Video Shows Cop Punching Protester During Anti–Police Brutality Protest

Multiple videos taken during Saturday’s demonstration over a Black homeless man’s death show a Wilkinsburg police officer punching a protester.
Video Shows Cop Punching Protester During Anti-Police Brutality Protest
Screenshot of bystander video showing a Wilkinsburg, Pennsylvania, police officer punching a protester on Saturday, April 16, 2022. (Youtube / alchemical media)

A Pennsylvania police officer was caught on video punching a protester in the face during a demonstration against the very same sort of police violence.

The officer, who has not yet been named by police, can be seen arguing with protesters about their right to demonstrate in Wilkinsburg, a city just outside Pittsburgh, on April 16, according to video of the incident posted to YouTube. The camera then briefly strays away from the tense back-and-forth before showing the officer swinging at one of the protesters, who falls to the ground and screams. The moment was also captured by Pittsburgh City Paper photographer Jared Wickerham.


In the YouTube video, the person is seen pulling at the officer’s shirt briefly before he swings.

That day, protesters were rallying in Wilkinsburg to demand police officers be fired and held accountable for the fate of 54-year-old Jim Rogers, a Black, homeless man who died after being tased at least nine times in police custody, according to a federal lawsuit filed by his family against the city of Pittsburgh, the Pittsburgh police, and paramedics. 

Rogers was arrested under the suspicion that he stole a bike last October and asked for medical attention several times while sitting in the back of a police car, according to local news station Action News 4. Rogers was eventually taken to a local hospital but suffered a medical emergency before being admitted. He died a day later.

In another video posted to Twitter by Wickerham, officers can be heard asking the demonstrators to move from an intersection where they stopped to hear from Rogers’ niece, Diamond Rogers. When Diamond began to speak at the rally, one of the many Wilkinsburg Police Department officers present told the group through a loudspeaker that they were assembling illegally and that they would have to leave the area, Pittsburgh City Paper reported.

At least three protesters, frustrated that officers interrupted the grieving family member, walked over and confronted the officer who was sitting in a patrol car, according to the video.

“Listen to me: They are tearing a building down,” the officer is heard saying in the video as he points to what appears to be a construction site in the distance.

“Fuck you, let her fucking speak,” one of the demonstrators responds. “Y’all already fucking murdered her uncle.”

The officer—whose last name is Taylor, according to the City Paper—eventually gets out of the car and tells them again that they can’t be in the middle of the street. One of the protestors tells the officer that it’s their right to demonstrate.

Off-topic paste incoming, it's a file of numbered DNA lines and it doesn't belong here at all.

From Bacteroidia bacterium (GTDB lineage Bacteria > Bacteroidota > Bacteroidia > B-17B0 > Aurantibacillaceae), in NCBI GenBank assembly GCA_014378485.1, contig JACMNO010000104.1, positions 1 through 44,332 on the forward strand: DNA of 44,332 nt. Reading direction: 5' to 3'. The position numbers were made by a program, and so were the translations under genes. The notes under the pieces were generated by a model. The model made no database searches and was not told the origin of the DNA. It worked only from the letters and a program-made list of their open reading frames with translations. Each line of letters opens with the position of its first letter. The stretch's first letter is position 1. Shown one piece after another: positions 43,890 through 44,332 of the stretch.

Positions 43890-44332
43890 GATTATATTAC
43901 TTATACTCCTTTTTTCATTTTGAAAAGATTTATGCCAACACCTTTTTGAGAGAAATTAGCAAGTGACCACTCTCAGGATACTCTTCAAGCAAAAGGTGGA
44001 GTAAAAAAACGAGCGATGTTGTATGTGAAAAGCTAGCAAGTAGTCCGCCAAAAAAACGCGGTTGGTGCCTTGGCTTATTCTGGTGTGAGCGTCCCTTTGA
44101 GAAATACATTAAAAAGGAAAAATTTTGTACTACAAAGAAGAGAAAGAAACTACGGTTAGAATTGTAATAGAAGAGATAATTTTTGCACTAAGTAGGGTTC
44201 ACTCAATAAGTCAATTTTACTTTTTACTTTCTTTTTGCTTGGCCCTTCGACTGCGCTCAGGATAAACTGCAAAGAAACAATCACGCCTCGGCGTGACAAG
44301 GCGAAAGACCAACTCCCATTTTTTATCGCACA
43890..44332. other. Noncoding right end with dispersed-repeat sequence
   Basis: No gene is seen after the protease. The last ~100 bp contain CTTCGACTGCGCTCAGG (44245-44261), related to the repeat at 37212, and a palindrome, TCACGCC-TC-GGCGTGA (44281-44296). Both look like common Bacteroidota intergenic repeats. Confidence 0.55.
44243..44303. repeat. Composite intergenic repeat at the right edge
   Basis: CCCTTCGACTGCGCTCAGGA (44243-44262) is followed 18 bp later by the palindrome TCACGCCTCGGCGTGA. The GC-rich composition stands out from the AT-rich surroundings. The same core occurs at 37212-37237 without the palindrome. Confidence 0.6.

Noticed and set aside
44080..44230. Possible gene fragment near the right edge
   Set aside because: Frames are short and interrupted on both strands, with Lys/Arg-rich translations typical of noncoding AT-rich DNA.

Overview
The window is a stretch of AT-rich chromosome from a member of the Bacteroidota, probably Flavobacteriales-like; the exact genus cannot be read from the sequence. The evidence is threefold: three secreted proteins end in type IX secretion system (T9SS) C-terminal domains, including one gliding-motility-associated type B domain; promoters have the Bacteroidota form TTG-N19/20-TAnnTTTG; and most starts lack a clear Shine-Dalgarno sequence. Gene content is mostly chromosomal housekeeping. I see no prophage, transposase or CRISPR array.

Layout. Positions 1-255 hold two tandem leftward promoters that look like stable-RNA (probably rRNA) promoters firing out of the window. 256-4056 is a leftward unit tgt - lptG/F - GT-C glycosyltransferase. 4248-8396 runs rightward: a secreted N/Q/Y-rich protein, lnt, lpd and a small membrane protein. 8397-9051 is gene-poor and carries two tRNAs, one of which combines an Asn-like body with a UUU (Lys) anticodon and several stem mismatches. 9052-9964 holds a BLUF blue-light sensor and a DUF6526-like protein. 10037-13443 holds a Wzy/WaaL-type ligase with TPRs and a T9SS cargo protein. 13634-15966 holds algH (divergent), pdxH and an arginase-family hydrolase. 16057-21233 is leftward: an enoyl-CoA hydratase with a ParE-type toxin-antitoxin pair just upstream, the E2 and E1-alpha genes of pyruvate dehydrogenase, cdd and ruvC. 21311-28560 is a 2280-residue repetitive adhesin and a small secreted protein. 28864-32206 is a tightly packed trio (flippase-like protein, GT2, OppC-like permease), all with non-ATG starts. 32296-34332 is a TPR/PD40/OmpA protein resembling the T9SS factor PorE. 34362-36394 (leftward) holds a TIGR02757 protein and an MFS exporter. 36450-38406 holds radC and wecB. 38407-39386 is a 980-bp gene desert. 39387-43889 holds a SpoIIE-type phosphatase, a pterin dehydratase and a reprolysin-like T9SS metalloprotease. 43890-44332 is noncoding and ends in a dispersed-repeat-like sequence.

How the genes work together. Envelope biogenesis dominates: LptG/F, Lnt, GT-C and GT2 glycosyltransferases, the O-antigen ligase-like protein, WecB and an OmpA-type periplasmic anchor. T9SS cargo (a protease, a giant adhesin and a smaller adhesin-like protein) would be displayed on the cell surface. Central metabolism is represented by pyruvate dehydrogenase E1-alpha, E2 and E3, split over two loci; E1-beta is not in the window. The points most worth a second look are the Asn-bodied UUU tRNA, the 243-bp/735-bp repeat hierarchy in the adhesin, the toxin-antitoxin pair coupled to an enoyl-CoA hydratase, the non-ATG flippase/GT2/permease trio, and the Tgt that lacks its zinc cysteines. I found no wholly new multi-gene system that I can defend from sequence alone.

In the YouTube video of this part of the demonstration, the arguing continues after the protesters first walk over to the officer. 


“Get out of my fucking kid’s face,” the protester can be heard saying in the video as she extends an arm between them. When officers grab that protester’s wrist, a third individual steps in to intervene. For the next 10 seconds, the person continues to stand between the officers and the women, and even puts their hands on the officer to create distance between them.

Right after this moment, the officer swings at the person, who falls to the ground. In the chaos, another officer standing nearby with a police dog in a muzzle approached the person on the ground. 

At least two people were arrested, including the person who was punched, according to the Pittsburgh Post Gazette. Another video posted to social media by Wickerham shows the protester who was punched lying facedown on the ground in handcuffs and bleeding. 

Wilkinsburg Police Chief Ophelia Coleman did not immediately respond to VICE News’ requests for comment or clarification regarding arrests. It’s also unclear if the officer who threw the punch has faced any disciplinary action. 

“We are not interested in engaging with the police or various municipalities’ narratives of dividing so-called good protesters from so-called bad ones,” an organization called Justice For Jim Rogers said in a statement to press over the weekend. “Anyone on the ground at the march today, who has to experience the police attack us, or are now viewing it through its being shared on the press or social media can see clearly that those who wield violence are the police.”

The officers involved in Rogers’ arrest and subsequent death were suspended with pay shortly after the incident. The department also retrained officers on the use of tasers and overhauled its use of force policy. In January, the Allegheny County medical examiner concluded that Rogers’ died from a lack of oxygen to the brain, ruling that his death was accidental. The ruling outraged the family, according to a spokesperson on their behalf.

“We think it needs to be a homicide, an intentional act on the count of the city of Pittsburgh police bureau and those officers who were there that day," family spokesperson Devon Adwoa said at the time, according to Action News 4.

Last month, five of the eight officers involved in Rogers’ arrest were fired after a lengthy internal police investigation in the man’s death. Police have not publicized the names of the officers who were terminated from the job.

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